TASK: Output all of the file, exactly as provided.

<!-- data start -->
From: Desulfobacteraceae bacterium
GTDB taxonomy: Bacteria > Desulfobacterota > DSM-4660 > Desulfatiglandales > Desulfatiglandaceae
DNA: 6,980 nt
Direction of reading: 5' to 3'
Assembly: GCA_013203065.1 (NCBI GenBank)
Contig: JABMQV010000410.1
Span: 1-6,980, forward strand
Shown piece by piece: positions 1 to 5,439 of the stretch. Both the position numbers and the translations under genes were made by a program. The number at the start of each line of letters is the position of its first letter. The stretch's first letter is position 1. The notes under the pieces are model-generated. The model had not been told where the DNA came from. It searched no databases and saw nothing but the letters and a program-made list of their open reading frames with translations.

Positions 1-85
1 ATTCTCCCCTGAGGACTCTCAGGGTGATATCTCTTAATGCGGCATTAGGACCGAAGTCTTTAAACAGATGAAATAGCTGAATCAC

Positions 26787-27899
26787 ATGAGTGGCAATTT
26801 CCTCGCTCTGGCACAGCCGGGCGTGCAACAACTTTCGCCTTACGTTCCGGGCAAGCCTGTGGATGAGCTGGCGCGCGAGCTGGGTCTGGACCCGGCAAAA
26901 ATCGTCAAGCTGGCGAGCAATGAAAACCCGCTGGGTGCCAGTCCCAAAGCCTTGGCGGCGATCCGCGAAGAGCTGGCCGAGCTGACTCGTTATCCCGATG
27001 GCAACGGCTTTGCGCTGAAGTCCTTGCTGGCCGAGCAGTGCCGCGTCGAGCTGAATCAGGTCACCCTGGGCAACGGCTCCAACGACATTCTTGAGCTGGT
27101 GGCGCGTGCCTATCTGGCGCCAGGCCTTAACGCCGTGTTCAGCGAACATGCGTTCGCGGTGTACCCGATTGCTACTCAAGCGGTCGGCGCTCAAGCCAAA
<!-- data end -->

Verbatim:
From: Desulfobacteraceae bacterium
GTDB taxonomy: Bacteria > Desulfobacterota > DSM-4660 > Desulfatiglandales > Desulfatiglandaceae
DNA: 6,980 nt
Direction of reading: 5' to 3'
Assembly: GCA_013203065.1 (NCBI GenBank)
Contig: JABMQV010000410.1
Span: 1-6,980, forward strand
Shown piece by piece: positions 1 to 5,439 of the stretch. Both the position numbers and the translations under genes were made by a program. The number at the start of each line of letters is the position of its first letter. The stretch's first letter is position 1. The notes under the pieces are model-generated. The model had not been told where the DNA came from. It searched no databases and saw nothing but the letters and a program-made list of their open reading frames with translations.

Positions 1-85
1 ATTCTCCCCTGAGGACTCTCAGGGTGATATCTCTTAATGCGGCATTAGGACCGAAGTCTTTAAACAGATGAAATAGCTGAATCAC

Positions 26787-27899
26787 ATGAGTGGCAATTT
26801 CCTCGCTCTGGCACAGCCGGGCGTGCAACAACTTTCGCCTTACGTTCCGGGCAAGCCTGTGGATGAGCTGGCGCGCGAGCTGGGTCTGGACCCGGCAAAA
26901 ATCGTCAAGCTGGCGAGCAATGAAAACCCGCTGGGTGCCAGTCCCAAAGCCTTGGCGGCGATCCGCGAAGAGCTGGCCGAGCTGACTCGTTATCCCGATG
27001 GCAACGGCTTTGCGCTGAAGTCCTTGCTGGCCGAGCAGTGCCGCGTCGAGCTGAATCAGGTCACCCTGGGCAACGGCTCCAACGACATTCTTGAGCTGGT
27101 GGCGCGTGCCTATCTGGCGCCAGGCCTTAACGCCGTGTTCAGCGAACATGCGTTCGCGGTGTACCCGATTGCTACTCAAGCGGTCGGCGCTCAAGCCAAA